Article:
This question is relevant to the Series14, 79, 82, and SIE exams.
A research analyst who works for an underwriter that participated in an IPO may not publicly discuss or write a research report about the company until __________________.
A. 30 days after the registration is filed
B. 20 days after the securities are issued
C. 10 days after the date of the IPO
D. 30 days after the date of the IPO
Correct Answer: C – 10 days after the date of the IPO
Explanation: A research analyst who works for an underwriter of an IPO must not discuss or write a research report about the company for 10 days after the IPO. This 10-day period of silence is called a ‘quiet period.’ There is no quiet period for EGCs (emerging growth companies).
To explore free samples of Solomon Exam Prep’s industry-leading online exam simulators for the SIE, Series 14, Series 79, Series 82, and many more exams, visit the Solomon website here.
Read our interview with Dominic Mamrega, a finance major at High Point University, who passed the SIE exam with Solomon’s self-study program. Continue reading
Dominic Mamrega is a finance major at High Point University in High Point, North Carolina. Dominic studied for the Securities Industry Essentials (SIE) exam in a self-study program using Solomon Exam Prep SIE materials. We interviewed Dominic after he passed the exam.
Solomon Exam Prep: Why did you decide to study finance and what is your dream job?
Dominic: I decided to study finance because growing up as a triplet my parents taught me the value of a dollar and how to properly save your money. It wasn’t easy for my parents, they had to buy three of everything. My father is great with numbers and taught me how to properly manage my money. My dream job has always been as a financial advisor/planner. There are many people who need financial help and I wanted to make a change.
Solomon Exam Prep: Why did you decide to take the SIE exam?
Dominic: I decided to take my SIE for two reasons. The first reason was I wanted to have an edge when applying to jobs and get ahead of the pack. The other reason I decided to take the SIE was I have a good friend who recently graduated HPU who is also in the field of finance and told me to get the ball rolling in order to land a job when I graduate in May 2021.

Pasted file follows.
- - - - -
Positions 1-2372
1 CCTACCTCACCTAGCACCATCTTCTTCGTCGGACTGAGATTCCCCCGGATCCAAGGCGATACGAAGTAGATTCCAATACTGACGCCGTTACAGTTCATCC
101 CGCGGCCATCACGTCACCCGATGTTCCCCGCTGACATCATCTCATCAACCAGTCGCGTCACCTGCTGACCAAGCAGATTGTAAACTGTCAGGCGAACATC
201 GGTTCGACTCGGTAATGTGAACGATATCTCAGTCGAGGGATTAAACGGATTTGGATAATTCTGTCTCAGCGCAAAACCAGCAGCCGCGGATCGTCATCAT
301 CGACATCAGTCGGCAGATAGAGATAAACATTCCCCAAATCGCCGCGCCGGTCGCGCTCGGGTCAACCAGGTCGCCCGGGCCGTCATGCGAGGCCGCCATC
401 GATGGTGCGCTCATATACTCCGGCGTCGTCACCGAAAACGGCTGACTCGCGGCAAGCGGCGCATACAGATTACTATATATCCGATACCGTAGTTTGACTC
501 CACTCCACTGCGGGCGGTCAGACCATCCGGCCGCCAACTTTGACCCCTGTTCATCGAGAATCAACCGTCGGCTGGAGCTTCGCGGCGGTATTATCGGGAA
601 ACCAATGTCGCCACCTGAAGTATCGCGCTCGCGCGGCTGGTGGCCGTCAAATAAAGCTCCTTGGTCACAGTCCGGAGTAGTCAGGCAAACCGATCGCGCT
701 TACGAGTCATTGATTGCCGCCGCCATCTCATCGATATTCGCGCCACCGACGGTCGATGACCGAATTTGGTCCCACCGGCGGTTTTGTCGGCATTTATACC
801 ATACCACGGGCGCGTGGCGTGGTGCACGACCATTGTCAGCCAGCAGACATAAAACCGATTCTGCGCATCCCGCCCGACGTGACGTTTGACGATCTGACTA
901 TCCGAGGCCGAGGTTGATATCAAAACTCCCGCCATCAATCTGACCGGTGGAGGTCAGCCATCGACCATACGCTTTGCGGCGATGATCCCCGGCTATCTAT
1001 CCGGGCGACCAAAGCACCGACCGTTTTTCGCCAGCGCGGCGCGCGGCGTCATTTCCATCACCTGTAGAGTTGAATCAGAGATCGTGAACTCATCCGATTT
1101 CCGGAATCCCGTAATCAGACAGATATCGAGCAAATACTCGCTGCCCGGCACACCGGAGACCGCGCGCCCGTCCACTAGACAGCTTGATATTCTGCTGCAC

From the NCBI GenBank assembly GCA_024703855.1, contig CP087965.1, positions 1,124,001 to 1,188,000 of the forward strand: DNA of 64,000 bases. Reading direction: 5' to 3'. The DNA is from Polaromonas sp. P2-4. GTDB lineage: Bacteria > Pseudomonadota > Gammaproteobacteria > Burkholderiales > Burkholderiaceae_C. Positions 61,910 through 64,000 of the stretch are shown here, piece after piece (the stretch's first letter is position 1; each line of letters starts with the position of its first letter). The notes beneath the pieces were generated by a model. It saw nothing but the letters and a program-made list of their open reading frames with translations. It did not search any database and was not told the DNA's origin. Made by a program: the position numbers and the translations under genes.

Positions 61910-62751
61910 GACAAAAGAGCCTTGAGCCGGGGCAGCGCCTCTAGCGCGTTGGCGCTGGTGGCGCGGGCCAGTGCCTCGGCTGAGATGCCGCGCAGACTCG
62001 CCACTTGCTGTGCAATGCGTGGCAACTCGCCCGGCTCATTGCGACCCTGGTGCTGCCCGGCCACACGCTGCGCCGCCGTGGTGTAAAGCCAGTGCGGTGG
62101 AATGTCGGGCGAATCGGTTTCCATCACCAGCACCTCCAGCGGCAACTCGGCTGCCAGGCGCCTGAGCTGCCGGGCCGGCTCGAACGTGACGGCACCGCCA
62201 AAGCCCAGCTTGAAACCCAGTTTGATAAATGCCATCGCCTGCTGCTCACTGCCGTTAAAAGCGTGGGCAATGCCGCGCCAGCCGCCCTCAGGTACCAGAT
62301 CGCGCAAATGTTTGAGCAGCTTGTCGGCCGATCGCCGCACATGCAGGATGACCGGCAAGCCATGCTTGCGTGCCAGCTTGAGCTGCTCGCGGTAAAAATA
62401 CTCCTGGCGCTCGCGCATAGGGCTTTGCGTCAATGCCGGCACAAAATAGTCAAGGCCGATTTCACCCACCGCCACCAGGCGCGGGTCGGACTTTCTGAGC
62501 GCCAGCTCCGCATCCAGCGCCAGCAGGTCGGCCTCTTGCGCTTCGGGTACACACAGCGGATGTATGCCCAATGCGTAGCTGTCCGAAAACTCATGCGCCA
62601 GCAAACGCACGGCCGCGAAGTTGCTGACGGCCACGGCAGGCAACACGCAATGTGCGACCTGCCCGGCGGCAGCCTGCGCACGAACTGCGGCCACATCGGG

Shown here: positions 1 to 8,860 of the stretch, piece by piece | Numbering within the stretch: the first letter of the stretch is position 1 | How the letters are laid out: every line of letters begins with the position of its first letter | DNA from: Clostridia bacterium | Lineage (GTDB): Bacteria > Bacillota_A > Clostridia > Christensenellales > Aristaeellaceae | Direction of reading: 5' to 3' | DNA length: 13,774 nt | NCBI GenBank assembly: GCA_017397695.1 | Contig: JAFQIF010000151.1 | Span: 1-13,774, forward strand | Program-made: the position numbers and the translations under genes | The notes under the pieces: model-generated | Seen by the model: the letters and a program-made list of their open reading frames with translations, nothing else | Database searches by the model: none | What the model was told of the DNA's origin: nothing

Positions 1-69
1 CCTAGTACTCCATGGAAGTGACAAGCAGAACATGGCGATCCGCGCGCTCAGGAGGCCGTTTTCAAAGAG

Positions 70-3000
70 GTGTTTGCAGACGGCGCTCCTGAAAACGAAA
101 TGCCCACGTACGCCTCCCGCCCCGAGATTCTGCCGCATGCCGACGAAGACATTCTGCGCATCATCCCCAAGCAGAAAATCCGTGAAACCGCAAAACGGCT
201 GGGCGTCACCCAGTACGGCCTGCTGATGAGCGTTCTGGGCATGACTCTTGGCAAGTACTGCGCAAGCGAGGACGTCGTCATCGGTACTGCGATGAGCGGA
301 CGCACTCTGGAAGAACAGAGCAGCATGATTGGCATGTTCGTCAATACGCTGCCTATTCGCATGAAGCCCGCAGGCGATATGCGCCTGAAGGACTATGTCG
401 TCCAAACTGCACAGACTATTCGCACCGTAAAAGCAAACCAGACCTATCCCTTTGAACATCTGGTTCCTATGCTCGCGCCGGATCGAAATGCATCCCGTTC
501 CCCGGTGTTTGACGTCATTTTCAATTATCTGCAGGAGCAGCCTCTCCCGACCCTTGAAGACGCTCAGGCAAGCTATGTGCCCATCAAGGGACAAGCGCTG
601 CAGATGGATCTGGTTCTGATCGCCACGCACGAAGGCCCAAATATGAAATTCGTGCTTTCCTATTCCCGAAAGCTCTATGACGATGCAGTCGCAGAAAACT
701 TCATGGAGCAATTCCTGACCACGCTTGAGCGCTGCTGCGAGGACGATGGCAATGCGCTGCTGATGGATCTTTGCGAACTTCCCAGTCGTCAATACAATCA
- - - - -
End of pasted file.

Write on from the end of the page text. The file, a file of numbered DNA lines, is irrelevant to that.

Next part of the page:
Solomon Exam Prep: Where do you work now and how did you get there?
Dominic: My current job is on campus working in the IT department which isn’t that exciting, and I got there by applying to every job on campus and waiting to hear back from one. My upcoming job when I graduate will be with Allied Wealth Partners as a Financial Advisor. I got there by looking at LinkedIn daily for job postings and applying to every single one. I went through the interview process with a few firms and had a great connection with Allied.
Solomon Exam Prep: How has the SIE helped you in your current job?
Dominic: The SIE has helped me land my current job because it showed Allied that I am eager and want to go in the field as fast as I can.
Solomon Exam Prep: How did you find Solomon Exam Prep?
Dominic: I chose Solomon when Professor James mentioned it to me in class one day. After I investigated it and when HPU had a discount code it was a no-brainer.
Solomon Exam Prep: What do you like about Solomon Exam Prep?
Dominic: There are many things I like about Solomon. The first one being the app that is for the phone and knowing I can study anywhere and anytime with ease. Throughout the day I will just take a quiz or read up on something. I like how the material is broken down with simple day-to-day tasks that do not overwhelm me. The ability to ask the professor and the quick response times you have. Finally, I enjoy the exam breakdowns and telling me where I should study more.
Solomon Exam Prep: What did you like about the Solomon Exam Prep SIE products?
Dominic: I enjoyed the website and how easy it is to navigate and go back to sections that I was struggling with. I enjoy the highlight feature that saves to a doc that I can print out and study from.
Solomon Exam Prep: Would you recommend the Solomon SIE course to other students? If yes, why?